Okay, I think I understand what the problem is now, and the possible solution. And it seems to be a very fundamental problem, stemming from the way that X79 chips seemingly incorrectly “connect/bind” various storage controllers while installing older versions of Windows. First when installing Windows XP 32bit, the installer seemingly attempts to also use the Intel driver on the ASMedia 106x controller and it is this that gives the strange error. Note that this behavior is NOT changeable via BIOS, so the ASMedia can’t just be disabled to stop this fault. So the solution is to make the ISO image with both the Intel AND the ASMedia driver. And then the Windows XP installer it works as it should, giving the AHCI drivers:

I remember that when I installed Windows XP many years ago I actually wanted to check if I could use both controllers, so without thinking about it I made the “correct” driver set up when I made the ISO. This “hidden” and definitely uncontrollable (at least from the ASUS BIOS) connection of the X79 is not completely unknown. From trying to install NVMe with windows 7 64bit, I have heard from others that this is known to a hit and miss depending on the MB. And it is known that the NVMe controller cannot be accessed by the installer unless the motherboard can (not all MB can) shout down all the other AHCI controllers.
This seemingly “hidden” connection of storage controller of the X79 could explain why Intel choose to not support Windows XP 32bit, while still supporting the 64bit version. These version was released with some 4 years of time in between: 2001 vs 2005. So apparently Windows XP 64bit and later have some difference in the way that the windows installer cause the X79 to access the storage controllers. And the error message is hard to understand as it imply a faulty ISO driver. So this is probably the reason why Intel decided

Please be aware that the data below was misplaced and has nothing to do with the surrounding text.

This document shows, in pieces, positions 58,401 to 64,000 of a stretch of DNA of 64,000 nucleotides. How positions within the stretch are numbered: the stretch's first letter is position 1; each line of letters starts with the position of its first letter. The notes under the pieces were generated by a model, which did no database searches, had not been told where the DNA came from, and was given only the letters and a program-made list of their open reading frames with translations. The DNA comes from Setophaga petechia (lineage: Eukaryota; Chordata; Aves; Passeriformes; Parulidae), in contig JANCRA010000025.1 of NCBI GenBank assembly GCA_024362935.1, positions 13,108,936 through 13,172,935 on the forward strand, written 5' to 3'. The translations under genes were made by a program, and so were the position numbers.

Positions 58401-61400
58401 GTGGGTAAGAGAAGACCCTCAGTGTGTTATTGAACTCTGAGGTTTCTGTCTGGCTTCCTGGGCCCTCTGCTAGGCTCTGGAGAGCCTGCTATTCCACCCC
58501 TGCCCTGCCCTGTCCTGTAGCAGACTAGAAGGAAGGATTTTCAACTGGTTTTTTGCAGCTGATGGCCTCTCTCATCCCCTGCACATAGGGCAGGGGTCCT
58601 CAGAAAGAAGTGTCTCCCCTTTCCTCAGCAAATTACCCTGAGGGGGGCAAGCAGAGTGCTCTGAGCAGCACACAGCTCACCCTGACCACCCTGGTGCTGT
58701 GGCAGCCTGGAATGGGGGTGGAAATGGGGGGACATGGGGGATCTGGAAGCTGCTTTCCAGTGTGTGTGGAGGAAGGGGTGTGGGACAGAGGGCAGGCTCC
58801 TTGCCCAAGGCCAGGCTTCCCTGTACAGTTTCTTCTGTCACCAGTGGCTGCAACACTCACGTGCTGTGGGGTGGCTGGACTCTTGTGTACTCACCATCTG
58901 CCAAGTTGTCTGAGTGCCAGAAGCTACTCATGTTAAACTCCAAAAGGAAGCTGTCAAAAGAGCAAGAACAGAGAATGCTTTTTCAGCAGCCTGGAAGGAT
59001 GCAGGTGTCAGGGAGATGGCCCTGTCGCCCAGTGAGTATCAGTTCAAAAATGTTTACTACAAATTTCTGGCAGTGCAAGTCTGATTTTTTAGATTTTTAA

to cut the support for it.
Anyway thanks to Fernando for the drivers, these really are necessary for gaining Trim-like garbage collection for SSDs. And finally thanks to anyone for help using the drivers.

hi I am confused, which driver is best for intel chipset 300 series for AHCI (for m2 ssd)?

The choice of the “best” AHCI driver depends
a) on the HardwareIDs of the related AHCI Controller (shown within the Device Manager) and
b) on the in-use OS.
By the way - I have moved your post into this better matching thread.

1 Like


using windows 11

For your system I recommend either to stick to the generic Win11 in-box MS AHCI driver (it is by far the newest) or - if you want to use an Intel AHCI driver - to look into the table at the bottom of the start post.


I’ve been using the mod for over 10 months on my 8-series B85 motherboard WIN-10 and WIN-7, no issues at all. just recently moved to windows 11. the only driver that’s showing in device manager is MS-ahci driver (10.0.22000.258)-2006. i need some recommendations on which AHCI driver to install?